Guest blogger – vicki
I’m very excited to be Felicity Fabrics guest blogger this month, so thank you to Caroline and Fliss for having me!
When I flick through the Felicity website it really does give me that feel of style and luxury, they offer a carefully curated collection of high quality fabrics that don’t disappoint. I had a few ideas of things I would love to make from their selection, but in the end I went with their dusty blue cord. Cord is one of my favourite fabrics, I love the texture I think it gives such a comforting autumnal feel with a hint of flash back to the 70’s. I went with the dusty blue colour, which isn’t my typical ‘go-to’ palette, but I wanted to go for something a little bit different, and I really like the almost grey tones. The fabric is lovely and soft, it is a needle cord and I would regard it as a lighter weight cord. It has a very lovely soft texture, it pre-washed well and with no colour run, I always use colour catchers just to be on the safe side.
For my pattern selection I knew I wanted to make a jumpsuit, but I wasn’t sure at first which pattern I wanted to use. In the end I opted for the Tilly and The Buttons Alexa, which is a pattern that seems to have slipped under my radar until recently. I made a few patterns by Tilly when I first dipped my toes into garment sewing as her patterns are simple yet stylish and are very approachable for beginner sewists. Unfortunately, I had a bit of frustration over a Bettine dress simply just not fitting my body in the slightest, so I turned to other pattern designers for a while. I have recently decided to give her patterns a go again as there is lots that I like the look of, and I now realise that sometimes an odd garment just doesn’t work out!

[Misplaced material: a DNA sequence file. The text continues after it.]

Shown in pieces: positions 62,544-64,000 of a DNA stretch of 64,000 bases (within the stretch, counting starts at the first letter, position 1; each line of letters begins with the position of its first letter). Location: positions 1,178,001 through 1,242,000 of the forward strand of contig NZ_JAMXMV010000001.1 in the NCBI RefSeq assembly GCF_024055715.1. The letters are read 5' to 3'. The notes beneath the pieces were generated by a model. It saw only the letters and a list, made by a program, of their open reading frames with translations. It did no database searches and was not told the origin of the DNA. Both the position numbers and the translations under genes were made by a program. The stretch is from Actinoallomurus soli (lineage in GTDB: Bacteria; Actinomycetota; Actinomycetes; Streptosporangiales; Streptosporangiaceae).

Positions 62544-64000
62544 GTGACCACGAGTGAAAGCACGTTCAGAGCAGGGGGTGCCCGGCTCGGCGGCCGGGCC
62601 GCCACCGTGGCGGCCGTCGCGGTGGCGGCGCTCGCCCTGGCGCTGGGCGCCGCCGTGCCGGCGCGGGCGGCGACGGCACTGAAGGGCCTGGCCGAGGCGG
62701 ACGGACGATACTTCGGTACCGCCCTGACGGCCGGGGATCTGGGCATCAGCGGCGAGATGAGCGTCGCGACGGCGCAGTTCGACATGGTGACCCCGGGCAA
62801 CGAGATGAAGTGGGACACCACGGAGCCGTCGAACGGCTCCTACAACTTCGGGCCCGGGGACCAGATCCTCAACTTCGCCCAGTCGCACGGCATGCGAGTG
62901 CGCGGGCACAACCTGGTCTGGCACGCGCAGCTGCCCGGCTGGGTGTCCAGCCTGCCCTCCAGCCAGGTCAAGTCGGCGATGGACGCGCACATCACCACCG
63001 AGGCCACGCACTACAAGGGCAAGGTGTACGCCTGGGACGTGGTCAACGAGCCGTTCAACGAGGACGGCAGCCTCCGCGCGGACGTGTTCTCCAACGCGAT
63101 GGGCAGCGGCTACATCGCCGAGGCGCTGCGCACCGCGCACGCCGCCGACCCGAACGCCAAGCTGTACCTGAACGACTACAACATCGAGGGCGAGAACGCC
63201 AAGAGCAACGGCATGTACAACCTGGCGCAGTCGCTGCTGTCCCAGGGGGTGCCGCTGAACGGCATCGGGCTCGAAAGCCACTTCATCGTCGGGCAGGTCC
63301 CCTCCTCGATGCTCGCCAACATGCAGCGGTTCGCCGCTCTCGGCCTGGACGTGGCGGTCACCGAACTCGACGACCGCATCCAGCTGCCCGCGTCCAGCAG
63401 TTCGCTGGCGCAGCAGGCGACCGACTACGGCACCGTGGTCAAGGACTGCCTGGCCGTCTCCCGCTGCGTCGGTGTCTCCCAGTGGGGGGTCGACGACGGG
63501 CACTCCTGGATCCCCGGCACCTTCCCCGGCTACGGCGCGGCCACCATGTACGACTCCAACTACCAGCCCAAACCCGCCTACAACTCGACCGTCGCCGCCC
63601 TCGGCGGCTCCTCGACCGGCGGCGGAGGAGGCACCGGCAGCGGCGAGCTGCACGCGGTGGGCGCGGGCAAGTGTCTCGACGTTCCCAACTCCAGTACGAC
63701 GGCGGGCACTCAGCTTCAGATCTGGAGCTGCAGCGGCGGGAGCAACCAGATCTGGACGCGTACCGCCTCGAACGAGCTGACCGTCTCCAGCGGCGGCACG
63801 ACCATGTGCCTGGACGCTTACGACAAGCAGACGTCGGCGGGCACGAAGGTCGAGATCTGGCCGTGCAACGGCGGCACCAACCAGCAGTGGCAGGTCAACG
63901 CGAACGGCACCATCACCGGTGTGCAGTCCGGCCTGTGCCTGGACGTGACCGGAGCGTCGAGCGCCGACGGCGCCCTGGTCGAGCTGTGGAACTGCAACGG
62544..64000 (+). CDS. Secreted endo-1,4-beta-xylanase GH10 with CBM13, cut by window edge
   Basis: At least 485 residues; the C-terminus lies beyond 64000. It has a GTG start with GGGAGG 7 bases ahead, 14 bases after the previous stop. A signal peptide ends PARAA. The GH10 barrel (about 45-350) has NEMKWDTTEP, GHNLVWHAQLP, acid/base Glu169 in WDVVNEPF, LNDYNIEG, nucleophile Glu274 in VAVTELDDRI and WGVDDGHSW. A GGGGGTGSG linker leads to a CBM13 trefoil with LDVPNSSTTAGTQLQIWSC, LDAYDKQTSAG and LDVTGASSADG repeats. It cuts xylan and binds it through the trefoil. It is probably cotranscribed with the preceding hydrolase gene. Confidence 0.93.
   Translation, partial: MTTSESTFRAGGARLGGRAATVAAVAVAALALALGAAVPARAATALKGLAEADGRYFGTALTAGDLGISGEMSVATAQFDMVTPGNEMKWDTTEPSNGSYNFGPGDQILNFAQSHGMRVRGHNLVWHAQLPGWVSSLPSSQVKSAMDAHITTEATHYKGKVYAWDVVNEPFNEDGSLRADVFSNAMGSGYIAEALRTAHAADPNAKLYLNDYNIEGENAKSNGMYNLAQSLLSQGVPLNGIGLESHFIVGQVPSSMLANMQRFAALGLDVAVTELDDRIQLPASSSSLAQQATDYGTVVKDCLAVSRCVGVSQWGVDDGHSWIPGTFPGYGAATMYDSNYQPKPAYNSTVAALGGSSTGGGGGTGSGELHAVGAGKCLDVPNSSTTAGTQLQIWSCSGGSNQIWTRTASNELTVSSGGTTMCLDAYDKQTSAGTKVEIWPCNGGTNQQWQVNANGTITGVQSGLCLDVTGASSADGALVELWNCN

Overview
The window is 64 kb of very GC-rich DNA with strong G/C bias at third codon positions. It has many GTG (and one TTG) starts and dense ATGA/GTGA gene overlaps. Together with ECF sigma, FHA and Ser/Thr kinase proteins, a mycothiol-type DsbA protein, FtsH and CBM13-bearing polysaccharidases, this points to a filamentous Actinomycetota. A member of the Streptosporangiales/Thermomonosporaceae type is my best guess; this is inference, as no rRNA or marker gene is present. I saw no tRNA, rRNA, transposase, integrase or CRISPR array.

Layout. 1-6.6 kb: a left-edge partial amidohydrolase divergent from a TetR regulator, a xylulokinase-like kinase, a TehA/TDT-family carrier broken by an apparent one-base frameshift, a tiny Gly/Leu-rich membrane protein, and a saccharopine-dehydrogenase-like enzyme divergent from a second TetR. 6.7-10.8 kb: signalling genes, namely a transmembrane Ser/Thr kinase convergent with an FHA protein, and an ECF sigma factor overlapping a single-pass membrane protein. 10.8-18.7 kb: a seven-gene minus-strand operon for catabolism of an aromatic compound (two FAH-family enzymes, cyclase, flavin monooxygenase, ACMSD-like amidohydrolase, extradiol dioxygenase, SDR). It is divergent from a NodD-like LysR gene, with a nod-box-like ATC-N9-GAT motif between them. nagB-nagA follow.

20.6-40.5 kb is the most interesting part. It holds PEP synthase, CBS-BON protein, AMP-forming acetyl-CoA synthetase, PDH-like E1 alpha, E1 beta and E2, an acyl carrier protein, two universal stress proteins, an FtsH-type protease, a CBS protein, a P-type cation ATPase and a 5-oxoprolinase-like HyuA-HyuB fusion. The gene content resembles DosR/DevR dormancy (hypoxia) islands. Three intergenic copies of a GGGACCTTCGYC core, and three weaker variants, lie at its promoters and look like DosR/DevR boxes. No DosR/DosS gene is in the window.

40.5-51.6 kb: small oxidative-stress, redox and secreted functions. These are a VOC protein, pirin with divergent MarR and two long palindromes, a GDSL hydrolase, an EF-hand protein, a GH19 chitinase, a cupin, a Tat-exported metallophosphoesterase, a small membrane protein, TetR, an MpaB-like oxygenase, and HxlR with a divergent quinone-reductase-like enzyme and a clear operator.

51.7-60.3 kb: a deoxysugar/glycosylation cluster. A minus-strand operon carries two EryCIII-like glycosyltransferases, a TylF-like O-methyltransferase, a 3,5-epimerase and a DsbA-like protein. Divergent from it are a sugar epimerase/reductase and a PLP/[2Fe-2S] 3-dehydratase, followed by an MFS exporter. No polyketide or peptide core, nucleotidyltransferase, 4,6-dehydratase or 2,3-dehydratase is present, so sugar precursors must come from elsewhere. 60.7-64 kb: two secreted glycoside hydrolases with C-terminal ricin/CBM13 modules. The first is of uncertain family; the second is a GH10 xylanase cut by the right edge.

The Alexa is a button front jumpsuit, it has a channel for a waist tie, tabbed short sleeves and front pockets. For this pattern I fell across 3 size ranges, so I graded from a size 7 at the shoulder and bust, to a size 8 for the waist, back down to a size 6 at the hips and legs. Tilly’s pattern pieces are very well labelled which is ideal for making any alterations or gradings, so I was able to use the marker for the Bust, Waist and Hips to figure out where I wanted to grade to and from. For the hips grading as it was two sizes smaller I did a more gradual grading from just below the waist to a little past the hip marker.